And he entered with them into the temple walking and jumping and praising God. And all the people who saw him walking and praising God recognized him: “This is the man who used to sit and beg at the Beautiful Gate.”
Have you ever noticed that when your favorite basketball team is blowing out their opponent by thirty points, you’re glad, but you’re also bored? You stop high-fiving your friends when your team scores on a slam dunk. You stop shouting frantically at the head coach that he needs to double-team Salinsky in the low post.
Instead, you say, “I went to Speedo Lube last Tuesday and they charged me extra to refill the windshield washer fluid. Hey, ever try these new corn chips? They’re chipotle.”
But what happens when your favorite team is behind, and victory seems out of reach . . . but then the rally starts? And, in the final seconds, when the point guard steals the ball and throws up the buzzer-beater from three-point land to win the game, you go wild and knock the popcorn bowl off the coffee table.
In both instances, your team won. Why do you react so differently?
Joy comes when you find victory after a time of uncertainty or loss of hope.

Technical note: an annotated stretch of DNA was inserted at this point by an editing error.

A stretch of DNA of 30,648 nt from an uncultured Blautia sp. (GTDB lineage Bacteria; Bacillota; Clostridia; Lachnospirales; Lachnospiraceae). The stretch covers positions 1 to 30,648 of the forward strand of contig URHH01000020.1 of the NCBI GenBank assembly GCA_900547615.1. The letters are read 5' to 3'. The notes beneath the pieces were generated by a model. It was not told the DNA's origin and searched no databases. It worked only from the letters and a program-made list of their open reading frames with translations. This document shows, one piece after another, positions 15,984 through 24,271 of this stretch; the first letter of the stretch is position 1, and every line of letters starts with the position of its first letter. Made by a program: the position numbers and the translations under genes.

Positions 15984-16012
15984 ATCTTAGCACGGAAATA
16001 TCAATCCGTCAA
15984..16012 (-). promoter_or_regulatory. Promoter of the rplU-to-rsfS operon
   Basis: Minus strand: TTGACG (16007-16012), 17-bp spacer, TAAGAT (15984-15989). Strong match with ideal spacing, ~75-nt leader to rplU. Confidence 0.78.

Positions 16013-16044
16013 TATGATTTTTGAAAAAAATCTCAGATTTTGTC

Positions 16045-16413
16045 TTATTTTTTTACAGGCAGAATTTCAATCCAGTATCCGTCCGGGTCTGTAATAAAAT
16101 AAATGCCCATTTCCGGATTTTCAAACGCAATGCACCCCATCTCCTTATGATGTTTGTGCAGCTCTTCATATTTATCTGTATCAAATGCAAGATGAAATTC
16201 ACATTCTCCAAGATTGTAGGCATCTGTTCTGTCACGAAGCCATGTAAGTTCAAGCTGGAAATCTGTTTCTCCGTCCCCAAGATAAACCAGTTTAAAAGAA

At the time of the evening sacrifice, no one was anxious about whether they could successfully walk through the gate to worship God in the temple.
No one – except one beggar who was lame from birth. This poor man couldn’t get into the temple – not because he was lame, but because he was banned. Jewish laws of ritual purity barred the blind and the lame from entrance into the temple. This lame beggar could only sit by the gate, but was allowed no further.
When Peter, by Jesus’ power, miraculously heals this man, look where the beggar’s feet take him. He doesn’t run home to tell his friends and neighbors; he rushes through the gate. Here he is in the temple for the first time in his life!
You’ll have to excuse his lack of circumspection in the sanctuary, but this man is bursting with joy, and doesn’t care that he’s creating a ruckus.
Have you ever noticed that those who are new to the faith are more exuberant than a happy puppy? They have known the uncertainty or loss of hope in their relationship with God. And, when they discover the downpour of God’s mercy on them, they can’t contain their joy.
But, once we get used to the victory Jesus won for us, we start talking about chipotle corn chips.
I don’t think we should ever get used to the grace of God.
(copyright 2012 by climbinghigher.org and by Marty Kaarre)